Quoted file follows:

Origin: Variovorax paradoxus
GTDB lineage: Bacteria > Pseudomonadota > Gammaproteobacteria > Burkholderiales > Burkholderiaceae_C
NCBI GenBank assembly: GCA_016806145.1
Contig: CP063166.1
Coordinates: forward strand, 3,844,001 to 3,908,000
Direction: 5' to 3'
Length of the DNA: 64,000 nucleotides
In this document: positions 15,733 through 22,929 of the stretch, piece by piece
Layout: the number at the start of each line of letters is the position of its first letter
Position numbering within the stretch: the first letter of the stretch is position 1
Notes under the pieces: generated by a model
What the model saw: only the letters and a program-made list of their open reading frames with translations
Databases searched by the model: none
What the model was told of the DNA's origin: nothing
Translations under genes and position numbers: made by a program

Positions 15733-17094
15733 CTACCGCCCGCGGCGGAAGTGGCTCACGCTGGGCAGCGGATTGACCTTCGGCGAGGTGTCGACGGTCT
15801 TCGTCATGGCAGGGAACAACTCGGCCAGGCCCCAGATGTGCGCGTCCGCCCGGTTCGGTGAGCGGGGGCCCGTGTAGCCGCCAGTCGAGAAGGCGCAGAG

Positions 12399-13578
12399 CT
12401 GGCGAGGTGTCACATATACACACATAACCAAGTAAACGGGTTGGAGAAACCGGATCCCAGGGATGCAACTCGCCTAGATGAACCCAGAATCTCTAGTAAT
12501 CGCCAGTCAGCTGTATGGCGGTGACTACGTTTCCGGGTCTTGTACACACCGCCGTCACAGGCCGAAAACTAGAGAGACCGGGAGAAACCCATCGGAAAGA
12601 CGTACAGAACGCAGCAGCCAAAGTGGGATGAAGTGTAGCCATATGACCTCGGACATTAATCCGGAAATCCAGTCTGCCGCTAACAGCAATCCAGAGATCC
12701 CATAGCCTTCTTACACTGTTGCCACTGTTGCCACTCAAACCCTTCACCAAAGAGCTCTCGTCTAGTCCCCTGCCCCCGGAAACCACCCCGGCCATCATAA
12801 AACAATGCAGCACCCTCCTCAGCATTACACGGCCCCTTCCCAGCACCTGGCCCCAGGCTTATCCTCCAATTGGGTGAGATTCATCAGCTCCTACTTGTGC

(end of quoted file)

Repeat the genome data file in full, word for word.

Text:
Origin: Variovorax paradoxus
GTDB lineage: Bacteria > Pseudomonadota > Gammaproteobacteria > Burkholderiales > Burkholderiaceae_C
NCBI GenBank assembly: GCA_016806145.1
Contig: CP063166.1
Coordinates: forward strand, 3,844,001 to 3,908,000
Direction: 5' to 3'
Length of the DNA: 64,000 nucleotides
In this document: positions 15,733 through 22,929 of the stretch, piece by piece
Layout: the number at the start of each line of letters is the position of its first letter
Position numbering within the stretch: the first letter of the stretch is position 1
Notes under the pieces: generated by a model
What the model saw: only the letters and a program-made list of their open reading frames with translations
Databases searched by the model: none
What the model was told of the DNA's origin: nothing
Translations under genes and position numbers: made by a program

Positions 15733-17094
15733 CTACCGCCCGCGGCGGAAGTGGCTCACGCTGGGCAGCGGATTGACCTTCGGCGAGGTGTCGACGGTCT
15801 TCGTCATGGCAGGGAACAACTCGGCCAGGCCCCAGATGTGCGCGTCCGCCCGGTTCGGTGAGCGGGGGCCCGTGTAGCCGCCAGTCGAGAAGGCGCAGAG

Positions 12399-13578
12399 CT
12401 GGCGAGGTGTCACATATACACACATAACCAAGTAAACGGGTTGGAGAAACCGGATCCCAGGGATGCAACTCGCCTAGATGAACCCAGAATCTCTAGTAAT
12501 CGCCAGTCAGCTGTATGGCGGTGACTACGTTTCCGGGTCTTGTACACACCGCCGTCACAGGCCGAAAACTAGAGAGACCGGGAGAAACCCATCGGAAAGA
12601 CGTACAGAACGCAGCAGCCAAAGTGGGATGAAGTGTAGCCATATGACCTCGGACATTAATCCGGAAATCCAGTCTGCCGCTAACAGCAATCCAGAGATCC
12701 CATAGCCTTCTTACACTGTTGCCACTGTTGCCACTCAAACCCTTCACCAAAGAGCTCTCGTCTAGTCCCCTGCCCCCGGAAACCACCCCGGCCATCATAA
12801 AACAATGCAGCACCCTCCTCAGCATTACACGGCCCCTTCCCAGCACCTGGCCCCAGGCTTATCCTCCAATTGGGTGAGATTCATCAGCTCCTACTTGTGC